Lennon and McCartney Painting with Sound
Lennon and McCartney: Painting with Sound explores the work of two of the most influential composers of the twentieth century. Five decades after the breakup of the Beatles, the music of John Lennon and Paul McCartney continues to fascinate and inspire. Evidence suggests that their uniquely eclectic approach can be traced back to the Liverpool College of Art. Following on that idea, this book explores the creative dialogue between John Lennon and Paul McCartney, both with the Beatles and on their own, that grew out of that early influence. The book is presented in three sections: I. Stretching the Canvas considers the Liverpool College of Art as the backdrop for John and Paul’s early collaborations with painter and musician Stuart Sutcliffe. This is followed by discussions of select works created by the Beatles between 1962-69. II. Extending the Space focuses on the long-distance creative dialogue between Lennon and McCartney as demonstrated in their respective solo recordings of the 1970s. III. New Colours considers the final works of the Lennon and McCartney creative dialogue as well as various McCartney solo projects released in the years that followed Lennon’s death in 1980. Here, the focus is on Paul’s development as a painter, its effect on his creativity, and his subsequent efforts to establish the Liverpool Institute for Performing Arts as a world-class arts conservatory.
Introduction: Painting with Sound
PART I: Stretching the Canvas
1 Art Projects
2 Creative Spaces
3 ‘So If You Hear a Wondrous Sight’
PART II: Extending the Space
4 A Separate Canvas
5 Hands Across the Water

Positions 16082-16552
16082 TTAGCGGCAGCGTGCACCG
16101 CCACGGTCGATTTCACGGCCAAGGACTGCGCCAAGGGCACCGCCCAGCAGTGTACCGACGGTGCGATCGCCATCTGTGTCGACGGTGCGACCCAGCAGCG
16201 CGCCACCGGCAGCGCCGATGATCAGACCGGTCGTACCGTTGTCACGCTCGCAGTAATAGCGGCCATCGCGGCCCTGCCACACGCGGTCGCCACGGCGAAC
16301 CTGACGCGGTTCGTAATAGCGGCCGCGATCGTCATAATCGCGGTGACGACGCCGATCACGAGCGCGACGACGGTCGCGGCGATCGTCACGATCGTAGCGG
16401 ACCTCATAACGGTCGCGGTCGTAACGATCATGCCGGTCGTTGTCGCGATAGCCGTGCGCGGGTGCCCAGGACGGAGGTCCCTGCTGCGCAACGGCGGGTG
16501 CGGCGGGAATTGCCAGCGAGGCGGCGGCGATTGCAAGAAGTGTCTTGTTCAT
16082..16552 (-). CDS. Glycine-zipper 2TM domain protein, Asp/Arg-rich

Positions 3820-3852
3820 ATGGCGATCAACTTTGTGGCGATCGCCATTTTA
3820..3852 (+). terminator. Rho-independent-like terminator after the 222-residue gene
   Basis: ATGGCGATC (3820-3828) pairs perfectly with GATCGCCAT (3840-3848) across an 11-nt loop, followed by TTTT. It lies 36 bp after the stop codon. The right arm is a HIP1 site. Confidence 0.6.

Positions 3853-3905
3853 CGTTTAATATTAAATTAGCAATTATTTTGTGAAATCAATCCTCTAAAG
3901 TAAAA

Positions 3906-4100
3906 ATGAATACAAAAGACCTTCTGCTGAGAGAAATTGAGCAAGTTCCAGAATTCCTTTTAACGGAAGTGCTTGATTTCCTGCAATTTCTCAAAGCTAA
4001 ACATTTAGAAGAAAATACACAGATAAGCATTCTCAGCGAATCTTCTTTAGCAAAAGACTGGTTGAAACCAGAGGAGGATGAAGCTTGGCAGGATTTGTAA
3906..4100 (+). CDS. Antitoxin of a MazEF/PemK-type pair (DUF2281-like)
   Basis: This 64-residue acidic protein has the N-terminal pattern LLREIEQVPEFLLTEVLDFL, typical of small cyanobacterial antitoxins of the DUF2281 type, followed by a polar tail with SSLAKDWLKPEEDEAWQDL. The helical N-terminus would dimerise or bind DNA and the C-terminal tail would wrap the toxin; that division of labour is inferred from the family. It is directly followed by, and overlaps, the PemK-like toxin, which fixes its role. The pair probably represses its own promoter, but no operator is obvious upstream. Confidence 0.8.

6 Riding the Wave
PART III: New Colours
7 A Heart Play
8 Once Upon a Long Ago
Coda: Chaos and Creation
'Every page is teeming with info carefully woven into an enjoyable narrative. After reading this I feel I have lived through every song with them - I was a "fly on the wall" of the Beatles’ studio-as-workshop gallery from 1963 to today. Painting With Sound is an enjoyable mix of fact and the creative impulse. Looking at the intricate balances of songwriting techniques (tension, release, contrast, transition, atypical melodic/chordal choices) chosen to serve naked emotion and aligned with a germinating idea in the Beatles’ music, we begin to see what makes our typically casual listening experience special.
If the Beatles helped change the way we think about music, Painting With Sound helps us change the way we think about the creative process in general. The many influences that shaped the Lennon-McCartney aesthetic so thoughtfully described herein (visual, cinematic, poetic, literary) widen our appreciation of every artist and the influences they each undoubtedly encounter.'
Sonny Kompanek, Brooklyn College, City University of New York
'This book revisits the connections between art schools and 1960s British pop music from a too often neglected perspective in popular music studies—namely music analysis. Building on "the notion that a music recording is essentially a hybrid art form comprising traditional musical elements and spatial effects generated by electronic means," MacFarlane uses what he calls songscape analysis to shed new light on Lennon and McCartney’s creative process. By the same token, he shows how the latter process was shaped by their interest in art from the Beatles through their solo careers, offering an innovative and refreshing approach to the work of two songwriters whose output has been covered in so many books and essays over the past 60 years.'
Olivier Julien, Sorbonne Université